Importance: Human papillomavirus (HPV) vaccine hesitancy or refusal is common among parents of adolescents. An understanding of public perceptions from the perspective of behavior change theories can facilitate effective and targeted vaccine promotion strategies. Objective: To develop and validate deep learning models for understanding public perceptions of HPV vaccines from the perspective of behavior change theories using data from social media. Design, Setting, and Participants: This retrospective cohort study, conducted from April to August 2019, included longitudinal and geographic analyses of public perceptions regarding HPV vaccines, using sampled HPV vaccine-related Twitter discussions collected from January 2014 to October 2018. Main Outcomes and Measures: The prevalence of social media discussions related to the construct of health belief model (HBM) and theory of planned behavior (TPB), categorized by deep learning algorithms. Locally estimated scatterplot smoothing (LOESS) revealed trends of constructs. Social media users' US state-level home location information was extracted from their profiles, and geographic analyses were performed to identify the clustering of public perceptions of the HPV vaccine. Results: A total of 1 431 463 English-language posts from 486 116 unique usernames were collected. Deep learning algorithms achieved F-1 scores ranging from 0.6805 (95% CI, 0.6516-0.7094) to 0.9421 (95% CI, 0.9380-0.9462) in mapping discussions to the constructs of behavior change theories. LOESS revealed trends in constructs; for example, prevalence of perceived barriers, a construct of HBM, deceased from its apex in July 2015 (56.2%) to its lowest prevalence in October 2018 (28.4%; difference, 27.8%; P < .001); Positive attitudes toward the HPV vaccine, a construct of TPB, increased from early 2017 (30.7%) to 41.9% at the end of the study (difference, 11.2%; P < .001), while negative attitudes decreased from 42.3% to 31.3% (difference, 11.0%; P < .001) during the same period. Interstate variations in public perceptions of the HPV vaccine were also identified; for example, the states of Ohio and Maine showed a relatively high prevalence of perceived barriers (11 531 of 17 106 [67.4%] and 1157 of 1684 [68.7%]) and negative attitudes (9655 of 17 197 [56.1%] and 1080 of 1793 [60.2%]). Conclusions and Relevance: This cohort study provided a good understanding of public perceptions on social media and evolving trends in terms of multiple dimensions. The interstate variations of public perceptions could be associated with the rise of local antivaccine sentiment. The methods described in this study represent an early contribution to using existing empirically and theoretically based frameworks that describe human decision-making in conjunction with more intelligent deep learning algorithms. Furthermore, these data demonstrate the ability to collect large-scale HPV vaccine perception and intention data that can inform public health communication and education programs designed to improve immunization rates at the community, state, or even national level.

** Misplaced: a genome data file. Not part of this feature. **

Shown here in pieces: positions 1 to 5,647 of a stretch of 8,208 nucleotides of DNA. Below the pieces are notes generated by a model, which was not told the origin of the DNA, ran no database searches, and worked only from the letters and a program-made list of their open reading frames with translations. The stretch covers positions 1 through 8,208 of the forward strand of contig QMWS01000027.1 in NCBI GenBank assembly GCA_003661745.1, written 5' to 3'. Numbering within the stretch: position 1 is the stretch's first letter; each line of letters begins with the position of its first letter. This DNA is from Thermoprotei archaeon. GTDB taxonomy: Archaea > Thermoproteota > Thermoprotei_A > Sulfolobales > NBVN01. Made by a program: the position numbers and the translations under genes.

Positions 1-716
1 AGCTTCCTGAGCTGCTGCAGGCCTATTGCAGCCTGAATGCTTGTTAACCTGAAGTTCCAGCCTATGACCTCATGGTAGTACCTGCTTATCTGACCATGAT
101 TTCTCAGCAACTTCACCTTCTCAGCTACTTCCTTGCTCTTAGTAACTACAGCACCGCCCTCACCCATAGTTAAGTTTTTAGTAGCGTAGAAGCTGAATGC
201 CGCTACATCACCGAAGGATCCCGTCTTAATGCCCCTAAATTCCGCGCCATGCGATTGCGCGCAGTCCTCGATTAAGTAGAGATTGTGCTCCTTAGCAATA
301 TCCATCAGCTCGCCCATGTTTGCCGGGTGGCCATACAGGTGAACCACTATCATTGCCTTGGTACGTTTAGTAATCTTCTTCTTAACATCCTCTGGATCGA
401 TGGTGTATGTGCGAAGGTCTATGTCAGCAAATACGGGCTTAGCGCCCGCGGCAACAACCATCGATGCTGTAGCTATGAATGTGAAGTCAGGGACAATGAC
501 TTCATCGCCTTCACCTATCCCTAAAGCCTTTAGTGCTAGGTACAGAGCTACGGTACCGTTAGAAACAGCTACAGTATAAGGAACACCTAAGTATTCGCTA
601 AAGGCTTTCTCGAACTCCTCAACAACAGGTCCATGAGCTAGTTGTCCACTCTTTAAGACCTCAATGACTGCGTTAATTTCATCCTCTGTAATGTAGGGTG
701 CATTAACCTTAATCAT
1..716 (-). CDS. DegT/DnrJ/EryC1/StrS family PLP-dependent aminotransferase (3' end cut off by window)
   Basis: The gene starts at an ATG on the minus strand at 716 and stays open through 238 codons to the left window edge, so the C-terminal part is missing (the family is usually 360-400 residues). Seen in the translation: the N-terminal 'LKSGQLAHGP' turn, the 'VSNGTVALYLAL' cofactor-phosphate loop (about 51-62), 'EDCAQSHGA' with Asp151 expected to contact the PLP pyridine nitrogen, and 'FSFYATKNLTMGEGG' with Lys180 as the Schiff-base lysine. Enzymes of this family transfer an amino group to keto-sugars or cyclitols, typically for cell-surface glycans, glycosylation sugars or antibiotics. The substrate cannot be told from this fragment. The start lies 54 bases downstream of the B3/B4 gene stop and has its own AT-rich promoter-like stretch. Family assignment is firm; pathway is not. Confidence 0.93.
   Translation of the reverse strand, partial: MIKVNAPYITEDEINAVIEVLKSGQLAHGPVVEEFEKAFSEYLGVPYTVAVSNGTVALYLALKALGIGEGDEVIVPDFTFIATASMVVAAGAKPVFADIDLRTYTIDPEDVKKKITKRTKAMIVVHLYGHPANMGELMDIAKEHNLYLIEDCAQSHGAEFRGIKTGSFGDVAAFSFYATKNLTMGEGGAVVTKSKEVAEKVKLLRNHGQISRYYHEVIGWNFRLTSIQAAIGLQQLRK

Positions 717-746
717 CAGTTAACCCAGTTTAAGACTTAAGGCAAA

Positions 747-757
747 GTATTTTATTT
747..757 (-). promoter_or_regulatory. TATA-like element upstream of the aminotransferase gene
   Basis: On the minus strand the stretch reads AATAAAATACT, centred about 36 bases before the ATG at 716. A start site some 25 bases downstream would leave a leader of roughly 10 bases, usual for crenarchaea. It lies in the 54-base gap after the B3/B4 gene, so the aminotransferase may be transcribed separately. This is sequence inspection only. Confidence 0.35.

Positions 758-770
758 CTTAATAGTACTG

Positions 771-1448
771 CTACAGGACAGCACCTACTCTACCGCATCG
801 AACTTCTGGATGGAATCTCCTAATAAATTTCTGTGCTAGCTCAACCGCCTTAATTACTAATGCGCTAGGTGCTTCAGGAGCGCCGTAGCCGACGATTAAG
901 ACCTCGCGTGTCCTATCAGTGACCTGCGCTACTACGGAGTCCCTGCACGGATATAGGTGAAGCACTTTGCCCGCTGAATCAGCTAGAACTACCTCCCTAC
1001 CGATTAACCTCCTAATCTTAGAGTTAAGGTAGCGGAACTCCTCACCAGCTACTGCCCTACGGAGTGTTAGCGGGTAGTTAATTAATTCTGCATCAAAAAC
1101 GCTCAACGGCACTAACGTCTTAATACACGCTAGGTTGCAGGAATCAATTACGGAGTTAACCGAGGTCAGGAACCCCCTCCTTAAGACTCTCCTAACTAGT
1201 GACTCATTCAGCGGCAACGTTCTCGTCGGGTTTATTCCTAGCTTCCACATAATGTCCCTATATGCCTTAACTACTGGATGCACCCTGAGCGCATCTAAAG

Assuntos
Aprendizado Profundo , Conhecimentos, Atitudes e Prática em Saúde , Infecções por Papillomavirus/prevenção & controle , Vacinas contra Papillomavirus , Aceitação pelo Paciente de Cuidados de Saúde/estatística & dados numéricos , Mídias Sociais/estatística & dados numéricos , Estudos de Coortes , Humanos , Estudos Retrospectivos , Rede Social , Inquéritos e Questionários
9.
BMC Infect Dis ; 20(1): 846, 2020 Nov 16.
Artigo em Inglês | MEDLINE | ID: mdl-33198657

RESUMO

BACKGROUND: It is widely acknowledged that HPV prophylactic vaccine could prevent new infections and their associated lesions among women who are predominantly HPV-naive at vaccination. Yet there still remains uncertainty about whether HPV vaccination could benefit to individuals who have undergone surgery for cervical disease. METHODS: This post-hoc analysis intends to focus on intent-to-treat participants who underwent excision treatment at baseline and the follow-up period in a phase II/III, double-blind, randomized trial ( ClinicalTrials.gov , number NCT00779766 ) conducted in Jiangsu province, China. We evaluate the impact of HPV vaccination on preventing women from subsequent infection and cervical lesions (LSIL+ and CIN2+) after excision treatment. RESULTS: One hundred sixty-eight (vaccine, n = 87; placebo, n = 81) performed excisional treatment in this clinical trial. We observed a significant effect of vaccination on acquiring 14 high-risk HPV (HR-HPV) infection after treatment (vaccine efficacy: 27.0%; 95% CI 4.9, 44.0%). The vaccine efficacy against new infections after treatment for 14 HR-HPV infection was estimated as 32.0% (95%CI 1.8, 52.8%), and was 41.2% (95%CI -162.7, 86.8%) for HPV16/18 infection. The accumulative clearance rates of the vaccine group and placebo group were 88.9 and 81.6% for HPV16/18 infection (P = 0.345), 63.4, 48.7% for 14 HR-HPV infection (P = 0.062), respectively. No significant difference was observed on the persistent rate of HPV16/18, 14 HR-HPV infection and occurrence rate of LSIL+ between the two groups. CONCLUSIONS: No significant evidence from this study showed that HPV-16/18 AS04-adjuvanted vaccine could lead to viral faster clearance or have any effect on the rates of persistent infection among women who had excision treatment. However, the vaccine may still benefit post-treatment women with "primary prophylactic" effect. Further research is required in clarifying the effect of using the prophylactic HPV vaccine as therapeutic agents. TRIAL REGISTRATION: ClinicalTrials.gov identifier: NCT00779766 . Date and status of trial registration: October 24, 2008. Completed; Has Results.